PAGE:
you failed to READ and comprehend the text of the artiicle. At the time of this incident, since the handgun was IN THE HAND of the demonstrating instructor, the bore flag would have already been removed. The prepped bagazine was inserted into the mag well preparatory to firing for the demonstration. HOW the slide caught, then touched off, the top round from the mag before closing into battery is unknown…. I don’t see how stupid, more rules, extra careful, etc, would have changed a thing. Muzzle control WAS maintained properly. Thus, even in the face of a freak mechaincal malfunction… Read more »

dj
dj
4 years ago
Reply to  Tionico

At tiontico, I did NOT fail to read or COMPREHEND the text of the article. That apparently was lost to you. The detonation of the pinched round out of battery is why shooting glasses and the operators evident forgotten gloves are protective equipment. Fingers are precious,too. Even if they got a powder flash burn or two in this case. And hair grows back eventually. And this outcome mostly reflected THAT. The chamber flag still demonstrates SAFETY equipment. There is a difference, see? Especially when there MAY be UNKNOWN errant loaded chambers from hundreds of guns pointed downrange on the firing… Read more »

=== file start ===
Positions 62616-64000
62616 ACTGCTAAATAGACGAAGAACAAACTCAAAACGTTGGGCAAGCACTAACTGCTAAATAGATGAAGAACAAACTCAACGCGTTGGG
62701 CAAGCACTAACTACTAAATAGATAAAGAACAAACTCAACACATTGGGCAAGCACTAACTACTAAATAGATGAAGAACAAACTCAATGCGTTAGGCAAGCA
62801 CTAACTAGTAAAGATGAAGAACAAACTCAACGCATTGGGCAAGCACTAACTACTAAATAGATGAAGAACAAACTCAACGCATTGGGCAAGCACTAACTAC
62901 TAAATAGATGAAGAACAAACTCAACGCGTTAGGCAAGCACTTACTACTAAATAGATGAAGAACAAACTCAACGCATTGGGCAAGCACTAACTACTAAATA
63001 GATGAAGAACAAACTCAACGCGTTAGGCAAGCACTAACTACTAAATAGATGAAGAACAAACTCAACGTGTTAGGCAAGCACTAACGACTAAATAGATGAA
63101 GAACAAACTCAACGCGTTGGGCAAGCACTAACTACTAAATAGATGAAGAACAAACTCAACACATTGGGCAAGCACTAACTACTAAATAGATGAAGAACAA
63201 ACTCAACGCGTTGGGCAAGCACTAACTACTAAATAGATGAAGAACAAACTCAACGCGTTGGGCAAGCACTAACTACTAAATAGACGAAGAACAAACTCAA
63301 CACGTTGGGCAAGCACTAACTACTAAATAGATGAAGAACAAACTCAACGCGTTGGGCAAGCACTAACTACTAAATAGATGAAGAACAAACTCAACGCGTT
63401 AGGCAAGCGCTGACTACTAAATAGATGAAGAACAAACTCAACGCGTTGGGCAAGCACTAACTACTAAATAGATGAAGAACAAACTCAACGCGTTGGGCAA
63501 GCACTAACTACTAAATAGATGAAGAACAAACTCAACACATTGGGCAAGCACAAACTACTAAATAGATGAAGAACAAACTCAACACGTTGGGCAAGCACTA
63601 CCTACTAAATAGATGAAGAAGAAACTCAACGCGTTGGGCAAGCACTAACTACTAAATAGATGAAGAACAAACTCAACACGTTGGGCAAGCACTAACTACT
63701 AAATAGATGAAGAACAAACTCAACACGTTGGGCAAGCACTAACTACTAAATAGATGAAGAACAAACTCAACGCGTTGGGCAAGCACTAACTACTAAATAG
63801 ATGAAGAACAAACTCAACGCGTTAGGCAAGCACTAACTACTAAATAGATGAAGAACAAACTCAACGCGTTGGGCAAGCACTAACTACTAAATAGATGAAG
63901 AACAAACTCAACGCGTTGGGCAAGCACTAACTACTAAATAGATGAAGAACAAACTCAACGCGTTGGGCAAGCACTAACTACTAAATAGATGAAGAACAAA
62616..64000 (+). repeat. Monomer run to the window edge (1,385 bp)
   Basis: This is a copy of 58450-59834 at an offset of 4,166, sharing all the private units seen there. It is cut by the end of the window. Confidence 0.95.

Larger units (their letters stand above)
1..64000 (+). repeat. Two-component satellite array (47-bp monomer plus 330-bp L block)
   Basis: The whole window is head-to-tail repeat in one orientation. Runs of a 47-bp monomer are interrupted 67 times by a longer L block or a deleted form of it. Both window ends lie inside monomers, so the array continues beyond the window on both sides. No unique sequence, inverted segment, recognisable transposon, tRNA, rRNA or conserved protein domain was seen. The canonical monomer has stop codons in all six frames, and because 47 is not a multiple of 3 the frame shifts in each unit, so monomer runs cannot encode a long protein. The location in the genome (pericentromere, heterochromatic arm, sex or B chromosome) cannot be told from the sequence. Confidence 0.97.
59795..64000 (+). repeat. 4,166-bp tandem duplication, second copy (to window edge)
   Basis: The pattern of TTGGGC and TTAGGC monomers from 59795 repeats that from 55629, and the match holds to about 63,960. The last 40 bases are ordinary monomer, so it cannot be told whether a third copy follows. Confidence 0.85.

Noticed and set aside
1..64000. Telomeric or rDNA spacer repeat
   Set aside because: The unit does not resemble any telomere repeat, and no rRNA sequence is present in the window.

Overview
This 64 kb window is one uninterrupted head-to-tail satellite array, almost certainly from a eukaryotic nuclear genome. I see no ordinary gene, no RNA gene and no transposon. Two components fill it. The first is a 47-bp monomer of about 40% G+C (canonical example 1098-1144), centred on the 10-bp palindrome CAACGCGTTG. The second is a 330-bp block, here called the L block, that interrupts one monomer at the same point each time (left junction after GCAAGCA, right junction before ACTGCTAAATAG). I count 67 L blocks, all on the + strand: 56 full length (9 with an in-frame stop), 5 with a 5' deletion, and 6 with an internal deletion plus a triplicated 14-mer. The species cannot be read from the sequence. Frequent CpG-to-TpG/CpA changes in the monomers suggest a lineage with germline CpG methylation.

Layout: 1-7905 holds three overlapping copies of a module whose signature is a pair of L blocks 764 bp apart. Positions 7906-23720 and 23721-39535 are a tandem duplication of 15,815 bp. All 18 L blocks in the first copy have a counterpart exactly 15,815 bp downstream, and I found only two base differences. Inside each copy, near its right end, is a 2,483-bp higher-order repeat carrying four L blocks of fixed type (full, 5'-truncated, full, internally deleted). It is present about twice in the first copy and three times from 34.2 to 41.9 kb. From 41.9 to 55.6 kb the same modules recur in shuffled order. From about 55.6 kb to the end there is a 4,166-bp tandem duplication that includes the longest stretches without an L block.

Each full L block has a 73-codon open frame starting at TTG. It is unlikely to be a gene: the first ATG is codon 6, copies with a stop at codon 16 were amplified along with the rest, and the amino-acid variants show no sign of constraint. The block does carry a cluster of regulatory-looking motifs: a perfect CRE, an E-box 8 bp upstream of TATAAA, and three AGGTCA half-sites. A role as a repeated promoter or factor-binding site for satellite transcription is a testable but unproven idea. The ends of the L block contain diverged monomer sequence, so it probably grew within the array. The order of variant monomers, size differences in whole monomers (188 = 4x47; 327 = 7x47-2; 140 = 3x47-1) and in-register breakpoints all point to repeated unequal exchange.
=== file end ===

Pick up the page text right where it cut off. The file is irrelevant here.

Curious in Colorado
Curious in Colorado
4 years ago
Reply to  dj

Hey DJ, since you read and comprehended the article please tell us how the incident was human error? And how your flags would have prevented it? Actually, how this flag system has any relevance to the article you’ve commented on?

dj
dj
4 years ago

At curious, As before, all incidents are somehow related and traced back to human error. The instructor somehow pinched the primer apparrently with the slide. Manipulating while it was cocked sideways on the feed ramp evidently out of battery forcing it to chamber may have come into play. The brass could have had a HIGH primer. The loaded brass could have been checked prior to loading in the magazine with a case gauge for out of specification dimensions. (I always check all rounds after the Dillon 650 SPECIFICALLY for THAT reason). As before it WAS operator error to some degree… Read more »

ArtP
ArtP
4 years ago

Guns are not dangerous. Stupid is dangerous.

Wild Bill
Wild Bill
4 years ago
Reply to  ArtP

@ArtP, I agree guns are only inanimate objects. Guns are as dangerous as a rock. Our Second Amendment civil rights enemies are going to say “See, they admit guns are dangerous!”, based on this article’s title. And I agree that Stupid plus almost any other ingredient equals dangerous. Stupid plus a cotton ball can equal dangerous.